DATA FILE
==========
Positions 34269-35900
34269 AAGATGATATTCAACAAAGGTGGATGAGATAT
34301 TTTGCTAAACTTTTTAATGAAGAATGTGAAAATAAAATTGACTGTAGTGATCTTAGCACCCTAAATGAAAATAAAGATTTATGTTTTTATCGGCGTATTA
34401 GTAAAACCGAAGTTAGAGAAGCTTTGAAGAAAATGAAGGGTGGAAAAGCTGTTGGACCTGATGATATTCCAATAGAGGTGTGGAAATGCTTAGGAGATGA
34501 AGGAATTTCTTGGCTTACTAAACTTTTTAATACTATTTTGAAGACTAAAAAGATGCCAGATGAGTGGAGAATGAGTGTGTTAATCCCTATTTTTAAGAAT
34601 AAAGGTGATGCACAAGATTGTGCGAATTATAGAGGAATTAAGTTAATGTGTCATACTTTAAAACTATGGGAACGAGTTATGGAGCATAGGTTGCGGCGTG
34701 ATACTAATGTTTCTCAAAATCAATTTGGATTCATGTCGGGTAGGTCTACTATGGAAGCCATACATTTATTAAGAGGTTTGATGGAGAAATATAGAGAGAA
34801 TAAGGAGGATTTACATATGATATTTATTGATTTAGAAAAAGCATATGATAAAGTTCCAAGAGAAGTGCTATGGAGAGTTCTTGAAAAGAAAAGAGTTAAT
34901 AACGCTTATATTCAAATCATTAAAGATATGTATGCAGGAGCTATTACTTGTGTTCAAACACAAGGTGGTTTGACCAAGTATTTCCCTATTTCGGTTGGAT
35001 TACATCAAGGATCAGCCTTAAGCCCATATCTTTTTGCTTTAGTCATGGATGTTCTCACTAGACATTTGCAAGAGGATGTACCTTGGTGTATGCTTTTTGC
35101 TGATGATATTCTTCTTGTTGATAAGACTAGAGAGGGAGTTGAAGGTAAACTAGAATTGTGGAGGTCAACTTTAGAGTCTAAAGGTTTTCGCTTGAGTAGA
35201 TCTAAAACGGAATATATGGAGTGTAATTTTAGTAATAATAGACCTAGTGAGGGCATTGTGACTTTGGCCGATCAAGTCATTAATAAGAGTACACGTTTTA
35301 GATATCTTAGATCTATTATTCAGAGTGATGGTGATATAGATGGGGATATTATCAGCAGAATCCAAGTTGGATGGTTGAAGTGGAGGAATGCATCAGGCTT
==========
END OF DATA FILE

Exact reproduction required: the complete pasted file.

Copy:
Positions 34269-35900
34269 AAGATGATATTCAACAAAGGTGGATGAGATAT
34301 TTTGCTAAACTTTTTAATGAAGAATGTGAAAATAAAATTGACTGTAGTGATCTTAGCACCCTAAATGAAAATAAAGATTTATGTTTTTATCGGCGTATTA
34401 GTAAAACCGAAGTTAGAGAAGCTTTGAAGAAAATGAAGGGTGGAAAAGCTGTTGGACCTGATGATATTCCAATAGAGGTGTGGAAATGCTTAGGAGATGA
34501 AGGAATTTCTTGGCTTACTAAACTTTTTAATACTATTTTGAAGACTAAAAAGATGCCAGATGAGTGGAGAATGAGTGTGTTAATCCCTATTTTTAAGAAT
34601 AAAGGTGATGCACAAGATTGTGCGAATTATAGAGGAATTAAGTTAATGTGTCATACTTTAAAACTATGGGAACGAGTTATGGAGCATAGGTTGCGGCGTG
34701 ATACTAATGTTTCTCAAAATCAATTTGGATTCATGTCGGGTAGGTCTACTATGGAAGCCATACATTTATTAAGAGGTTTGATGGAGAAATATAGAGAGAA
34801 TAAGGAGGATTTACATATGATATTTATTGATTTAGAAAAAGCATATGATAAAGTTCCAAGAGAAGTGCTATGGAGAGTTCTTGAAAAGAAAAGAGTTAAT
34901 AACGCTTATATTCAAATCATTAAAGATATGTATGCAGGAGCTATTACTTGTGTTCAAACACAAGGTGGTTTGACCAAGTATTTCCCTATTTCGGTTGGAT
35001 TACATCAAGGATCAGCCTTAAGCCCATATCTTTTTGCTTTAGTCATGGATGTTCTCACTAGACATTTGCAAGAGGATGTACCTTGGTGTATGCTTTTTGC
35101 TGATGATATTCTTCTTGTTGATAAGACTAGAGAGGGAGTTGAAGGTAAACTAGAATTGTGGAGGTCAACTTTAGAGTCTAAAGGTTTTCGCTTGAGTAGA
35201 TCTAAAACGGAATATATGGAGTGTAATTTTAGTAATAATAGACCTAGTGAGGGCATTGTGACTTTGGCCGATCAAGTCATTAATAAGAGTACACGTTTTA
35301 GATATCTTAGATCTATTATTCAGAGTGATGGTGATATAGATGGGGATATTATCAGCAGAATCCAAGTTGGATGGTTGAAGTGGAGGAATGCATCAGGCTT